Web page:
According to a FlexJobs survey, 97 percent of workers want some form of remote work post-pandemic, with 58 percent preferring to be full-time remote and 39 percent opting for a hybrid work environment. To provide insight into the broad interest in remote career opportunities amid an uncertain and fast-changing work landscape, FlexJobs has released a report: Remote Work Statistics: Navigating the New Normal, which offers a by-the-numbers look at the current impact of remote work on the workplace.
“The data outlined in this report suggests that even during the most challenging of circumstances, remote work provides important benefits across the board,” said Sara Sutton, Founder and CEO of FlexJobs. “From improved mental health and better work-life balance to increased job satisfaction, the majority of employees have responded very favorably to remote work, with many now strongly inclined to pursue a permanent remote career. As we consider the future of work, it’s clear remote work policies will be critical in shaping the modern workplace,” Sutton concluded.
Keep in mind that we are in the middle of a Great Resignation; remote work roles will fill up incredibly fast when they’re available. The best thing to do is set up a FlexJobs account so you’re notified when remote and flexible work companies are hiring. FlexJobs, the leading site for quality remote and flexible jobs partners with Christine Michel Carter and Mompreneur and Me to provide a special offer for working moms. Click here and use the code MOMPRENEUR for up to 30% off their job portal.
Key Remote Statistics & Insights
Remote Work Attracts and Retains Talent
- 79% of respondents would be more loyal to their employer if they had flexible work options, according to a FlexJobs survey.
- A separate FlexJobs survey found 44% know at least one person who has quit or is planning to quit because their employers are requiring them to work from the office.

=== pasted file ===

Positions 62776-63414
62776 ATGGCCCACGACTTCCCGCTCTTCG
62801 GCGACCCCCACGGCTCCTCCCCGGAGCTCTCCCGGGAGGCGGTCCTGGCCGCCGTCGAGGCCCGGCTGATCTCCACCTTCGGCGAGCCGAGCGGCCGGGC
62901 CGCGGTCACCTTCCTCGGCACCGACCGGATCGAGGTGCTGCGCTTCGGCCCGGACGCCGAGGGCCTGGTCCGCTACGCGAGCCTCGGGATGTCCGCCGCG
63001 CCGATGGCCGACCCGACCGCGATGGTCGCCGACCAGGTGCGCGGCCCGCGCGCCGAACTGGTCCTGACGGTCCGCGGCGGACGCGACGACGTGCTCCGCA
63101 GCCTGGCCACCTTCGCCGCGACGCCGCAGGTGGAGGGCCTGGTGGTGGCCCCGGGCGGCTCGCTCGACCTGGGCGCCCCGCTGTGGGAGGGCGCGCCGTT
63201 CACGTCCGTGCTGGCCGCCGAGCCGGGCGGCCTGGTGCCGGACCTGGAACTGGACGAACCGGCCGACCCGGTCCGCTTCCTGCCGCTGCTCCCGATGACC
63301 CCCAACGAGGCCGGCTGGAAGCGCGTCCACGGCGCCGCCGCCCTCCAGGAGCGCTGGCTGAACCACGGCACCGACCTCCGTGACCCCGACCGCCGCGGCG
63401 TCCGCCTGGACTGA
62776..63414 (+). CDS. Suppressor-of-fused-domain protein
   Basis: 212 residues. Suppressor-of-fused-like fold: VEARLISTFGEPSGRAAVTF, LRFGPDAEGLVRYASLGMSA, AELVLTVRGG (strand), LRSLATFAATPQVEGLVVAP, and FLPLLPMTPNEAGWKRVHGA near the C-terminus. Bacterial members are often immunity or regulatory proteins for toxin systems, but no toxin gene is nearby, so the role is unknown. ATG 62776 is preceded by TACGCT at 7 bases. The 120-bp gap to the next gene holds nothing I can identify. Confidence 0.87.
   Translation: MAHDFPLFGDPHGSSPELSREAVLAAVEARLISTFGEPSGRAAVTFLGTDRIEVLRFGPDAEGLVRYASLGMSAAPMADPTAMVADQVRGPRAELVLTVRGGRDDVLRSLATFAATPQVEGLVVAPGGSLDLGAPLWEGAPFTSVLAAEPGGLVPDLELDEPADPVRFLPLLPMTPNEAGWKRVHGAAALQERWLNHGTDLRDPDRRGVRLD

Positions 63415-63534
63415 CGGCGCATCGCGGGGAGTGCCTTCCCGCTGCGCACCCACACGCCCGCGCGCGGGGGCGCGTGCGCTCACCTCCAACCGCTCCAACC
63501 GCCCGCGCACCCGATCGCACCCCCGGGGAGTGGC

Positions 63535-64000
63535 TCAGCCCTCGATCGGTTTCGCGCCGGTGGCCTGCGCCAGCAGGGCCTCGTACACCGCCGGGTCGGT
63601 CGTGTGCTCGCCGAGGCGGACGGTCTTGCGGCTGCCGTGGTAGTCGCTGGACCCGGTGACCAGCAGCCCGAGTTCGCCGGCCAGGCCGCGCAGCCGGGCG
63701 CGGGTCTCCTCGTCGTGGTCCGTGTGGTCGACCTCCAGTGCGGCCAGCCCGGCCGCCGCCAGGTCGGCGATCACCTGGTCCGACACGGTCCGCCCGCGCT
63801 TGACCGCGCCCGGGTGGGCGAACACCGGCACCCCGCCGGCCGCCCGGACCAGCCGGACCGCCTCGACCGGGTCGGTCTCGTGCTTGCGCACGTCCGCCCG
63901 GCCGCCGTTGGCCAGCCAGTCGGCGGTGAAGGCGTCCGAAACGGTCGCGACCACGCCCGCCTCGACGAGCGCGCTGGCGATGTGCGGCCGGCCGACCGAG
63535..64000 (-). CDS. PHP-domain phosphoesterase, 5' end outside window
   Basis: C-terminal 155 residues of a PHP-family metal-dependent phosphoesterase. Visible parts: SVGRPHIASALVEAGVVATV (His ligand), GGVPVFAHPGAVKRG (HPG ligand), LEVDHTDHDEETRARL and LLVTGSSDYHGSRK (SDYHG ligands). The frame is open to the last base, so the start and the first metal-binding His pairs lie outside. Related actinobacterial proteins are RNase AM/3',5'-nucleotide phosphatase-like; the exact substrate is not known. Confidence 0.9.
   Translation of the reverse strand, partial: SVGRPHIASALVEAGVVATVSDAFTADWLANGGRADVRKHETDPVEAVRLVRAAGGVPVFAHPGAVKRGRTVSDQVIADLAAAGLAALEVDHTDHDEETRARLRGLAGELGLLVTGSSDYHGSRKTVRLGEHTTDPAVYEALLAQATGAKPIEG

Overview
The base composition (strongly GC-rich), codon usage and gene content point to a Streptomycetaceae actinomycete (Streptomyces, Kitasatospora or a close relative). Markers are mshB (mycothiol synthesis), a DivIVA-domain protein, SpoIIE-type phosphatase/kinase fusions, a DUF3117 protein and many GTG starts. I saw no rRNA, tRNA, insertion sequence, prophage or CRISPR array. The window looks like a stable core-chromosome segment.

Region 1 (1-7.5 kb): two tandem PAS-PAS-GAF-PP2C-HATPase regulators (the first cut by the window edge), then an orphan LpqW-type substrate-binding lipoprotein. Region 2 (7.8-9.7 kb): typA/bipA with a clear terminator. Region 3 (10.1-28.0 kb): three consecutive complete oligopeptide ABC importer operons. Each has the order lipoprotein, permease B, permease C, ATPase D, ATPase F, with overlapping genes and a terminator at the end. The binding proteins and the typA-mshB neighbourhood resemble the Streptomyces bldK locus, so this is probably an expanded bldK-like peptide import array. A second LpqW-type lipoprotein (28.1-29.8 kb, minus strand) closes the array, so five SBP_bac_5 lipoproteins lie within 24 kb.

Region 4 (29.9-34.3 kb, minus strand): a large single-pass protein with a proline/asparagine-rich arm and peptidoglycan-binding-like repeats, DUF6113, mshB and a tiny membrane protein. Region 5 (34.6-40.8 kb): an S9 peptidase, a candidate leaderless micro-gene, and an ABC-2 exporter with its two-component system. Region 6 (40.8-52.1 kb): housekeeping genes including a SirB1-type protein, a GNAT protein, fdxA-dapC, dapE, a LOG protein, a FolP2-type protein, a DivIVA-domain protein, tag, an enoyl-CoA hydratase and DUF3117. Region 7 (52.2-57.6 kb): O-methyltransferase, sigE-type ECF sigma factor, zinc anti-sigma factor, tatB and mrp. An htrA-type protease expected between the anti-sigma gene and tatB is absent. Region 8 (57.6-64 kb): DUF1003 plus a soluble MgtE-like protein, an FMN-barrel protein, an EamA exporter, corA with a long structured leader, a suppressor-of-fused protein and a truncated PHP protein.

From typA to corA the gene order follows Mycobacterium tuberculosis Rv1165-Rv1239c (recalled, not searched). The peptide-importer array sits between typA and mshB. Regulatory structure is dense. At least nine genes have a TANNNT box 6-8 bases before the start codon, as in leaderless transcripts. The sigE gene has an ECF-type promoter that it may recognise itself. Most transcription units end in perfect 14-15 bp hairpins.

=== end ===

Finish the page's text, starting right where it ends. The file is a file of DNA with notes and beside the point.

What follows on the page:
- Additionally, 24% of workers say the ability to work from home is so important they’re willing to take a 10-20% pay cut to work remotely, with 21% willing to give up some vacation time.
- 90% of senior executives now expect to work from home, according to a Talent Works survey of U.S.-based hiring managers.
Remote Work Increases Job Satisfaction
- A CNBC | SurveyMonkey Workforce Survey found those working remotely reported a Workforce Happiness Index score of 75 out of 100, compared to 71 for in-office employees.
- The same survey also found that remote employees were more likely to report being satisfied with their jobs than office-based workers (57% vs 50%).
- By December 2020, employees who were still working remotely had a Workforce Happiness score of 74, but that score was still higher than for in-office workers, who remained at 71.
Remote Work Is Good for Business
- FlexJobs’ survey found 51% report being more productive working from home, and 95% say productivity has been higher or the same while working remotely.
- Some of the top reasons respondents gave for their increased productivity include:
- Fewer interruptions (68%)
- More focused time (63%)
- Quieter work environment (68%)
- More comfortable workplace (66%)
- Avoiding office politics (55%)